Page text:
“Debbie gives good advice, like another mother, to my daughters, but also to me. She tells me I’m doing a good job, to be patient, and not to worry because I’m a good mom. No one has ever told me that before, not even my own mother. I don’t know whether she is like another mother to my daughters, or to me,” explains Victoria.

After Emelinda and Debbie had been a match for 6 years, it was coming to a close. Emelinda was entering middle school and yearning to spend more time with friends. Debbie and Victoria both felt the change and comforted each other as they saw her pull away, not wanting to talk, and becoming more distant. Debbie wasn’t sure what to do. However, after talking to Affinity staff member, Laura Ward, she helped her understand that she was no longer in need of a mentor and that was OK. Being a mom herself, it finally clicked and she understood not to take it personally, “I thought to myself, ‘I know that age.’”

Victoria remembers, “When [Emelinda] was done with the program I was worried about losing the relationship with Debbie. No one was going to be there helping me, telling me I’m doing a good job. We both cried. I knew, she too, was sad in her heart. We started texting each other. She helped me understand girls go through their changes differently. She kept telling me to be strong, and she would help me. I would repeat it to myself over and over.”

Debbie sees the role of a mentor as an encourager. “I always tell Emelinda ‘You’re so smart, creative, generous, and amazing.’ Later I would hear her repeat it, ‘You know, I am pretty smart and creative.’” Victoria started to feel more confident too, “Now there were two people [Debbie] and I sending Emelinda messages and reinforcing the same thing.”

One day, there was a big surprise for Victoria, “I got her off the bus and she was happy, smiling and said ‘¡Hola Mami!’ and grabbed my hand. Later that evening I sat between my four girls asking them about school.” Emelinda went last, “‘¿Mami, tienes la oportunidad de hablar?’ It was a huge surprise, we talked for over an hour. She recalled Debbie’s talks about how middle school is so different and Emelinda was surprised that everything she said would happen, did.” Afterward they both hugged and finally, turned a corner in their mother-daughter relationship. The first thing Victoria wanted to do was to let Debbie know that she’s going to be OK.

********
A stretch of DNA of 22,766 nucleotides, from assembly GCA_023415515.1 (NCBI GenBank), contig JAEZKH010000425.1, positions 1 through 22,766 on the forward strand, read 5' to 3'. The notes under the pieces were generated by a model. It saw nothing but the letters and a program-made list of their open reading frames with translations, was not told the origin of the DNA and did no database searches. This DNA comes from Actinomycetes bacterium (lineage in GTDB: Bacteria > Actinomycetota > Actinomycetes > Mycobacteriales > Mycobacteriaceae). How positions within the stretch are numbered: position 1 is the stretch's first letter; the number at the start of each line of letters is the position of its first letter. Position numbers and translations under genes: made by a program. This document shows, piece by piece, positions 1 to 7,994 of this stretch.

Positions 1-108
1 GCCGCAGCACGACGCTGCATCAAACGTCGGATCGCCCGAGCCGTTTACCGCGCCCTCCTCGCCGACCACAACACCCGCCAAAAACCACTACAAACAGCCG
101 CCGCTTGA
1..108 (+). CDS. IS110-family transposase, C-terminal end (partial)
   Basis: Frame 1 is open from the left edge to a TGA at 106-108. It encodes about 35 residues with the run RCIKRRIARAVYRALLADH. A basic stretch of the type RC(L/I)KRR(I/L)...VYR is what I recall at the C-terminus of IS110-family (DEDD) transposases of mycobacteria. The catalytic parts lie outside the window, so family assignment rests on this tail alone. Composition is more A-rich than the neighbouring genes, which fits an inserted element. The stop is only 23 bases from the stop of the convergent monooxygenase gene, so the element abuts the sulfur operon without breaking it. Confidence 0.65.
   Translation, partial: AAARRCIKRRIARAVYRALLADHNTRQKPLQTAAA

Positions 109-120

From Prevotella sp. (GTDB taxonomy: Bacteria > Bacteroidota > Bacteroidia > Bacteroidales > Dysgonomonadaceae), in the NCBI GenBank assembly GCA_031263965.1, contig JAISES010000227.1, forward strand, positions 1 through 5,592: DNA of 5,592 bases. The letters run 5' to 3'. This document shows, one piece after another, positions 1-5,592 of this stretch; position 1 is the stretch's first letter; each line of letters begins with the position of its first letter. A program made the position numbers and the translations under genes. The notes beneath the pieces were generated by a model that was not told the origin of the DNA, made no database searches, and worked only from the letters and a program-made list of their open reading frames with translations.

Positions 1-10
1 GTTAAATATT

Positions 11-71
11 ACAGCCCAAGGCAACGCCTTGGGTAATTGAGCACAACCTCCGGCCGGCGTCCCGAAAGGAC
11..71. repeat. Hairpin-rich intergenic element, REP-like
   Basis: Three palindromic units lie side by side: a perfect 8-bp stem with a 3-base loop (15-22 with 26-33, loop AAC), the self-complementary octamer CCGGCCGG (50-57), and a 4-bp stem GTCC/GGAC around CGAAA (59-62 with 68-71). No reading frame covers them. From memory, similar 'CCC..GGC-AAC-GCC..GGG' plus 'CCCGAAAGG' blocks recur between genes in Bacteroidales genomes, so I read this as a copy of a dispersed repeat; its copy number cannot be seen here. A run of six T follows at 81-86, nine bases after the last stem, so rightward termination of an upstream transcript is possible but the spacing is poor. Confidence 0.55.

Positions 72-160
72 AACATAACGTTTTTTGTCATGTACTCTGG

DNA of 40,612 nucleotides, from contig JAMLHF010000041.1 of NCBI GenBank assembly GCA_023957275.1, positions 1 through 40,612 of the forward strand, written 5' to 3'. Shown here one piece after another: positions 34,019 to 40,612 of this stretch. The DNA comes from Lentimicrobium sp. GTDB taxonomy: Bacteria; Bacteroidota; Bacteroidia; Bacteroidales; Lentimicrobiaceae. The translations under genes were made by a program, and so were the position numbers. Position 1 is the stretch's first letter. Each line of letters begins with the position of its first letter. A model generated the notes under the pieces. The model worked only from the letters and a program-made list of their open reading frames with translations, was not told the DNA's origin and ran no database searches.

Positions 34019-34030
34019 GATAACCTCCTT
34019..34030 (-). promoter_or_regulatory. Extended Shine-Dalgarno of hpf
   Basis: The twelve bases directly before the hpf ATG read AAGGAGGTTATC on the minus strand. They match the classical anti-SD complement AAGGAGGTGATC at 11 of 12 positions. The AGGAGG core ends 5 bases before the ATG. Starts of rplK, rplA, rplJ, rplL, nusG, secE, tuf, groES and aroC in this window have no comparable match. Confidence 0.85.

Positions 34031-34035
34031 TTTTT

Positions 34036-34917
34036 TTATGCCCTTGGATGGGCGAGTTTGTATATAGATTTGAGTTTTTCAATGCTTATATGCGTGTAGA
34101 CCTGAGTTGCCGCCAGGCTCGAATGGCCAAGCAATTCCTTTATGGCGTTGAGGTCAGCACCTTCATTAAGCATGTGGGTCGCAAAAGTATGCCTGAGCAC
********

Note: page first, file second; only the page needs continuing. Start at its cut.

As fate would have it, Emelinda’s younger sister, Stephanie, had been in the mentoring program too. However, due to life circumstances her mentor, Marla, had to leave after a year and Stephanie was devastated. However, Affinity’s Burton site coordinator, Rocio Moreno, recognized this as a great opportunity to bring the two families together again. She reached out to Debbie and Victoria both to see how they felt about matching Debbie with Stephanie – they both wholeheartedly said yes. 

Growing up, Stephanie had known Debbie and attended events with her older sister and Debbie. When Stephanie learned that Debbie would now be HER mentor, she  started jumping around and was so happy. Victoria says, “Now I don’t have to worry about when they are together. I trust her. She is a huge help to my daughters and they have so much fun together.” 

Victoria is a big advocate for mentoring and has already been referring other parents to the program, “Mentors help with the things you can’t teach as a mom or dad. They can play soccer, do different activities, if your kid likes something that you don’t the mentor can do it with them. It’s a whole new experience – for the whole family.”



Ready to start your own journey? Become a Mentor or Sponsor a Mentor Match